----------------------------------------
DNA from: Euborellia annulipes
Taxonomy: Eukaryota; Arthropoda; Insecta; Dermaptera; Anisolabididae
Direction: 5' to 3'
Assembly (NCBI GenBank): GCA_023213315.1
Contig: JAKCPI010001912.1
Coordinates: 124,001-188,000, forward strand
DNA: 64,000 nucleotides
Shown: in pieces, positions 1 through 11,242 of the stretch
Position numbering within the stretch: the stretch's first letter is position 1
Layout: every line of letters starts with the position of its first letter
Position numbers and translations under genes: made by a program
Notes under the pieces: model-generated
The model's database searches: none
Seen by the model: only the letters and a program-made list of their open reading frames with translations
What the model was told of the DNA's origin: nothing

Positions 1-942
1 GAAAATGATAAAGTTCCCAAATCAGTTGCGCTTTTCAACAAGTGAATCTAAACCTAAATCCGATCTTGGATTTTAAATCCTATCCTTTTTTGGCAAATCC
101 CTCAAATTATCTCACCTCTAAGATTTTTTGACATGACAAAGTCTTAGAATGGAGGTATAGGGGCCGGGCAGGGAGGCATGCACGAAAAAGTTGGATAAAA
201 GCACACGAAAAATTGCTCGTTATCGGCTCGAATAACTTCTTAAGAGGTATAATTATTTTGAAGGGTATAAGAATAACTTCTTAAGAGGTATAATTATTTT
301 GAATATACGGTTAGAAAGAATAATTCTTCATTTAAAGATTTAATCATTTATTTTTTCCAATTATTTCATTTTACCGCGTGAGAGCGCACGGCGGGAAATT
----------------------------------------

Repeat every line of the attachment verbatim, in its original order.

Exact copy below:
DNA from: Euborellia annulipes
Taxonomy: Eukaryota; Arthropoda; Insecta; Dermaptera; Anisolabididae
Direction: 5' to 3'
Assembly (NCBI GenBank): GCA_023213315.1
Contig: JAKCPI010001912.1
Coordinates: 124,001-188,000, forward strand
DNA: 64,000 nucleotides
Shown: in pieces, positions 1 through 11,242 of the stretch
Position numbering within the stretch: the stretch's first letter is position 1
Layout: every line of letters starts with the position of its first letter
Position numbers and translations under genes: made by a program
Notes under the pieces: model-generated
The model's database searches: none
Seen by the model: only the letters and a program-made list of their open reading frames with translations
What the model was told of the DNA's origin: nothing

Positions 1-942
1 GAAAATGATAAAGTTCCCAAATCAGTTGCGCTTTTCAACAAGTGAATCTAAACCTAAATCCGATCTTGGATTTTAAATCCTATCCTTTTTTGGCAAATCC
101 CTCAAATTATCTCACCTCTAAGATTTTTTGACATGACAAAGTCTTAGAATGGAGGTATAGGGGCCGGGCAGGGAGGCATGCACGAAAAAGTTGGATAAAA
201 GCACACGAAAAATTGCTCGTTATCGGCTCGAATAACTTCTTAAGAGGTATAATTATTTTGAAGGGTATAAGAATAACTTCTTAAGAGGTATAATTATTTT
301 GAATATACGGTTAGAAAGAATAATTCTTCATTTAAAGATTTAATCATTTATTTTTTCCAATTATTTCATTTTACCGCGTGAGAGCGCACGGCGGGAAATT